One of the chaps had to tow a generator to the top using a 3.0 Diesel Hilux 4 x 2 bakkie (with no low range option). He described the drive up as being harrowing with the motor losing power the higher up he got. He only just made it to the top by slipping the clutch to build more engine revs.

 We advised all our drivers to descend in the same gear they used for the climb up. It's vital to use engine compression to slow the vehicle down, as sitting on the foot brake can easily result in the brake pads overheating with rather unpleasant (and sometimes fatal) consequences.

Vulture Colony

With the convoy safely down and back on the gravel track, we headed back to the hotel in preparation for our excursion to the vulture colony - an event everyone was looking forward to. As we arrived at the turnoff to The Castle, the heavens opened up and it rained heavily. We asked everyone to return to the hotel (only 1 km away) and remain in their vehicles for further instructions to see what the weather would do. Some decided to head for an afternoon sleep and did not hear the radio comms. The rain squall was over in a matter of 15 minutes, as the sun peeped out revealing blue skies and tall cumulous clouds.

Cape Griffon vultures gave us an aerial display of note / Photo: Trevor Hall

That was our cue to head back to The Castle. Only 6 of the 11 vehicles were following and those were the ones that had the best vulture viewing experience of their lives. The drive up the The Castle is tricky in that one really requires a precise route as there is no road so to speak of. The tracks of vehicles on previous visits are soon invisible under the long grass. After a bit of interesting navigation, we found the spot and about 15 of us walked down to the viewpoint after having to climb under a fence.

The vultures were out in force. There were so many of them it was impossible to count, but my reckoning was around 100 birds including those that were on their nests. We were held spellbound for over an hour as the graceful Cape Griffon vultures soared above and below us in the most effortless manner, hardly ever flapping their wings.

Once back at the hotel, some guests were disappointed that they missed out on the vultures, so we took a second group up around 16.30 but when we got to the gate, thick mountain mists enveloped the area. It was another navigational challenge finding our way up with 30m visibility. I had taken the precaution of recording a backtrack on my GPS, so it was fairly easy in the lead vehicle. Up at the Castle it was a total white-out with not a single bird to be seen. The group asked if I would leave them there as they wanted to see if they could find their own way down the mountain. After an initial struggle and getting a bit lost, they managed to figure things out and successfully negotiated the descent. At that stage we promised the group that we would run a third trip up on the mountain on the final day of the tour, weather and time permitting. As things turned out, we were able to fulfill that promise.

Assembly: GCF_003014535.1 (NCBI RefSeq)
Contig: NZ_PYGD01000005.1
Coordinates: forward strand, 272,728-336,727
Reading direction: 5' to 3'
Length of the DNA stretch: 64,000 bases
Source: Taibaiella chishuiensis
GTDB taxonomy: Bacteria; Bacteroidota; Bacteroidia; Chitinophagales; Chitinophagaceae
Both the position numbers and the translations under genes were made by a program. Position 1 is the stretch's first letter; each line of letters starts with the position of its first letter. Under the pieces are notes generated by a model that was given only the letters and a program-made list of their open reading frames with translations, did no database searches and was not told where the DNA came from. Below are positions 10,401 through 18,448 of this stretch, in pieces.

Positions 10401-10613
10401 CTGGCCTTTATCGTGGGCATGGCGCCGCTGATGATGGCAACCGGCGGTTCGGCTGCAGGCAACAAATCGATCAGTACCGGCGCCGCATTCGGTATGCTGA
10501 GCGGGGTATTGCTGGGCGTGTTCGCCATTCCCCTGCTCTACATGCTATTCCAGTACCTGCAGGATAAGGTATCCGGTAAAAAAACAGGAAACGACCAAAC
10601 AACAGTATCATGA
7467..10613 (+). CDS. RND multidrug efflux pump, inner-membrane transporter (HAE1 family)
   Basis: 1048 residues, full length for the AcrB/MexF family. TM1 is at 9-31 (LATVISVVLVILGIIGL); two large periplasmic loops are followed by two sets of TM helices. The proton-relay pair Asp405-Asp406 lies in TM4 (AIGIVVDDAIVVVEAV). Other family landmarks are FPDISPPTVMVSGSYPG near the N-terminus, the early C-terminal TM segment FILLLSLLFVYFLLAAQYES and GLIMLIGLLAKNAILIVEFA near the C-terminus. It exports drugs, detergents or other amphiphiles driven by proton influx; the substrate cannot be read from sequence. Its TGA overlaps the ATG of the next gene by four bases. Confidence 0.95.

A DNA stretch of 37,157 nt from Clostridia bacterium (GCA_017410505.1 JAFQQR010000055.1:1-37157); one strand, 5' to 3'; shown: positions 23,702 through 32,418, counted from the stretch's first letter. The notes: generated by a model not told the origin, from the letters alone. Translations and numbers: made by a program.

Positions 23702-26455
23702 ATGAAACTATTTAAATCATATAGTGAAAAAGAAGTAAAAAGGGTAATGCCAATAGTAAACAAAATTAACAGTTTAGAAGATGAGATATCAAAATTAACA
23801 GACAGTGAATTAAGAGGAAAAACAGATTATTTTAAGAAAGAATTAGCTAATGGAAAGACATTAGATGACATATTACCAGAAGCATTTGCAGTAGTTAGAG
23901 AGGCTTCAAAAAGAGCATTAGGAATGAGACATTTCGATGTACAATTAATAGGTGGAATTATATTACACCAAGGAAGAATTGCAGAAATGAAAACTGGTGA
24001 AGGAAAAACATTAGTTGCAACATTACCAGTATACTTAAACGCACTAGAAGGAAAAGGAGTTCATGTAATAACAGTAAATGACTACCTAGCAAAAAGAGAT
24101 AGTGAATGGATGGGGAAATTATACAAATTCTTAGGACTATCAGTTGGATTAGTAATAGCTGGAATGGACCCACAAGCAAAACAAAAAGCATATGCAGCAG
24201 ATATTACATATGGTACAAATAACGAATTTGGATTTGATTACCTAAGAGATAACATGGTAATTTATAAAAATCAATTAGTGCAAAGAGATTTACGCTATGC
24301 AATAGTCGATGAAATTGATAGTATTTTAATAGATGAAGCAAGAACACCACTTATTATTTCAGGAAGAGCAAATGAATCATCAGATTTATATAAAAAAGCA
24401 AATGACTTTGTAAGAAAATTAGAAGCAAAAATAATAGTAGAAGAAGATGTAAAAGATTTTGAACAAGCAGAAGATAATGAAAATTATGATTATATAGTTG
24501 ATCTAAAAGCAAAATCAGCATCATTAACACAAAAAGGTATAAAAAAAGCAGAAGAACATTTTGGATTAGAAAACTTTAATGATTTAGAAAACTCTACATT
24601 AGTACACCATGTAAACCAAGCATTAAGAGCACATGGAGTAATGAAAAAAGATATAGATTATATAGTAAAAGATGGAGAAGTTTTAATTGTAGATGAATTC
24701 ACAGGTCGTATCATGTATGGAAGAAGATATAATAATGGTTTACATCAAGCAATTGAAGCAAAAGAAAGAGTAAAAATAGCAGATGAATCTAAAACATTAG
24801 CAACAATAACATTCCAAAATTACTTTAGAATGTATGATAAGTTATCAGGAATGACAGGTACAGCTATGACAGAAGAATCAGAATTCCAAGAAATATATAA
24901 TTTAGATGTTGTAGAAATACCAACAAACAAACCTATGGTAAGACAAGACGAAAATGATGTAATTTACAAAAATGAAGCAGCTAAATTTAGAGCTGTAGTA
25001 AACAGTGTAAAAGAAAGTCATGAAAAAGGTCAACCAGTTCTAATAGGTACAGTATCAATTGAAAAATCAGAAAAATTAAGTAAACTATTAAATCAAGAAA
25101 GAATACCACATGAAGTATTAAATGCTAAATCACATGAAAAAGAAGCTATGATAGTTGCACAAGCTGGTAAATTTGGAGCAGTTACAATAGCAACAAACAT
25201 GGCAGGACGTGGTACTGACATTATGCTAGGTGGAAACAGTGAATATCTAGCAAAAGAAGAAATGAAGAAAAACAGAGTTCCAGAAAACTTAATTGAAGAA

Bringing the spare day into the fray was definitely the right decision as the next 3 days all indicated clear, sunny weather in the forecast.

Day 3 - Lundean's Nek, Volunteershoek, Carlisleshoekspruit passes.

This part of the tour is always a very long day, so we opted for an 0800 start and everyone was punctual and raring to go, We took the slow drive to Barkly East as a tyre warm up, then turned right onto gravel just west of the town, heading for Loch Bridge.

History: Instructions were issued for the commencement of the construction of the Loch Bridge during 1889, but a suitable site still had to be found. When a position had been selected, Joseph Newey, the District Inspector at King Williams Town, was instructed to complete designs for both ironwork and stone masonry type bridges. The estimated cost of a stone masonry bridge of £ 14 000 was approved, especially as Newey had found a good quarry site within half a mile of the site. Construction commenced in the middle of November 1891, with the last arch being keyed in on 5 December 1892. The bridge was finally completed about the middle of March 1893, and the approach roads were finished in September 1893. There were 24 stone masons, three carpenters, and about 150 labourers employed on the works, and some 300 more were kept on the work of the approaches on either side.

Loch bridge / Photo: Trygve Roberts

The bridge consists of five elliptical arches of 12 metres each, the length of the masonry is 80 metres and the full length of the bridge is 195 metres. The roadway is 5 metres wide and is 13 metres above the riverbed. Wing walls were added to the bridge after floods in January 1898 damaged the abutments. The final total cost of the bridge amounted to £ 14 722, while compensation costs of £ 1 509 were paid out to adjoining landowners after arbitration. When the last stone was laid, there were only two left out of the thousands that were cut.